Greenwashing: How to communicate without misleading? – Lexology
In the face of the climate crisis, the interest in sustainability issues is growing. This increasingly brings the issue of greenwashing to the fore. “Greenwashing” refers to creation of a false impression among the public regarding the supposedly green practices applied by a business or the environmental benefits of its goods and services. Typically greenwashing is used to raise the attractiveness of goods or services in the eyes of prospective buyers, and thus to increase sales and attract customers. But sometimes the spread of misleading ecological messages is simply due to ignorance.
It is clear that the increase in global consumption is increasing pressure on the environment. In turn, more and more often consumers want to make informed, environment-friendly choices, guided by information presented by manufacturers or retailers. On average, half of Poles claim that they are paying increasing attention to environmental and ecological issues when shopping for consumer goods and are willing to pay more for products if they are recyclable or have been manufactured sustainably (ING Think Forward Initiative, “Report: Poles’ choices and sustainability,” September 2021). In this process, consumers have the right to reliable information about the environmental impact of the products they intend to buy.
The EU perspective
On 30 March 2022, to strengthen the position of consumers in this respect, the European Commission published a draft directive amending the Unfair Commercial Practices Directive and the Consumer Rights Directive (currently, the proposal is at the stage of first reading in the Council of the European Union under procedure No. 2022/0092/COD). The proposal is intended to enable consumers to make informed and environment-friendly choices when purchasing products and strengthen consumers’ protection against unreliable or misleading environmental claims by outright banning practices bearing the hallmarks of greenwashing.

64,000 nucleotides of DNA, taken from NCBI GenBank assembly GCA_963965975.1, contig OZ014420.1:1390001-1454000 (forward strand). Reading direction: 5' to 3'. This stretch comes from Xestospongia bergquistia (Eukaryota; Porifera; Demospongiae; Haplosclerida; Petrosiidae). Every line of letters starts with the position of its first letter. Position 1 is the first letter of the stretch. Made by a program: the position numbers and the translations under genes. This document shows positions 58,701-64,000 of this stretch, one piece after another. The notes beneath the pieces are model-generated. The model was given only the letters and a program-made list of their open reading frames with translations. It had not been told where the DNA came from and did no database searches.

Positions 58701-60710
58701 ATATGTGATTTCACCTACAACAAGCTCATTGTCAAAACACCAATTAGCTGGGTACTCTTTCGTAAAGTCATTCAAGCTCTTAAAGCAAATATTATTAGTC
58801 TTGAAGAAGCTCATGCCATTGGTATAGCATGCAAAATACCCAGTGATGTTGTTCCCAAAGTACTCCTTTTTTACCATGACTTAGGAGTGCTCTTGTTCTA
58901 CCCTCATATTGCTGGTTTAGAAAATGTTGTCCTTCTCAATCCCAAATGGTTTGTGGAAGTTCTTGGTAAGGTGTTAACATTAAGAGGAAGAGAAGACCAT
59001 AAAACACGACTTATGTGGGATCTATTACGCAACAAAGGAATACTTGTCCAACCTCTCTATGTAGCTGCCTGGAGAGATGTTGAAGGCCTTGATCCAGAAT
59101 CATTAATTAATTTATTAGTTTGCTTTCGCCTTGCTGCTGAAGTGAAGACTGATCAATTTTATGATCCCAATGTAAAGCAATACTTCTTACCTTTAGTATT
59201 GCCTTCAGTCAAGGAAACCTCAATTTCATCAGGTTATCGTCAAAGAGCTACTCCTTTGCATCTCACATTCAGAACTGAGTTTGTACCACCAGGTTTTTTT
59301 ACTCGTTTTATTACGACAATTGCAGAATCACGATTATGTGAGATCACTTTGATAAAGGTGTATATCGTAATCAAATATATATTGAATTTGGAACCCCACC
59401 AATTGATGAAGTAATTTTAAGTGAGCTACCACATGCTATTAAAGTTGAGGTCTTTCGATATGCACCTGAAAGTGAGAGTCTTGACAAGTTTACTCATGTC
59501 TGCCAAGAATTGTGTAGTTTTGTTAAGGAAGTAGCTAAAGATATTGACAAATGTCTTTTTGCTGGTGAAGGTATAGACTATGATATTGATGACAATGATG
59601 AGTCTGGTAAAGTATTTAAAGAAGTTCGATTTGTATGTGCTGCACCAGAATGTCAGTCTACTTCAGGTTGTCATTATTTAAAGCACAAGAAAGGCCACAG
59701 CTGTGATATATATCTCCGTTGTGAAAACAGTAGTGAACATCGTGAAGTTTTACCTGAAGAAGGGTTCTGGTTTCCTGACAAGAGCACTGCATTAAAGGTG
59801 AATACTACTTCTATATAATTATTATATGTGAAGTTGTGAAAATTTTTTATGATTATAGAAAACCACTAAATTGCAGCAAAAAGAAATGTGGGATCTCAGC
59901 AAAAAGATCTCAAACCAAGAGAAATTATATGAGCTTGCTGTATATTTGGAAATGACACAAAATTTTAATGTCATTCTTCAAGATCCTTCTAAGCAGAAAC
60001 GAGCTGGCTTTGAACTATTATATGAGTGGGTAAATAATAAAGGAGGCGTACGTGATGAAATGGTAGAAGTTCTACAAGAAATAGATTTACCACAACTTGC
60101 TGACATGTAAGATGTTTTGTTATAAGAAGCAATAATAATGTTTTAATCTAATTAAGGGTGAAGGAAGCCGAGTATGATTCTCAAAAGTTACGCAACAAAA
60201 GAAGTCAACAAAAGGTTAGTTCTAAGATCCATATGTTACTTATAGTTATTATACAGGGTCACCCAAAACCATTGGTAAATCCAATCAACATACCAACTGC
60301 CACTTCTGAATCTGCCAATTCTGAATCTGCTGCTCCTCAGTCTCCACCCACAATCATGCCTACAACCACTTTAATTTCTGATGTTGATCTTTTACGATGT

Under the Unfair Commercial Practices Directive, the list of product features regarding which the business should not mislead consumers is to be amended. Among other things, the list is to be expanded to include “environmental or social impacts.”
The directive lists commercial practices considered misleading, i.e. those causing or likely to cause the average consumer to make a decision regarding a transaction that he or she would not otherwise have made. Among other things, the practice of formulating statements regarding environmental friendliness, related to future environmental efficiency, without clear, objective or verifiable commitments or targets and without an independent monitoring system, will be added to the list of such practices.
Additionally, the list of trade practices deemed to be prohibited in any case will be expanded to include:
- Displaying a sustainability label not based on a certification system or established by public authorities
- Making an environmental claim for an entire product when the claim applies only to a specific aspect of the product.
Activity of the Polish regulator
In Poland, the president of the Office of Competition and Consumer Protection (UOKiK) has observed that issues related to ecology, including the environmental impact of a product or its packaging, may constitute important information for consumers and thus influence their decision to purchase a …….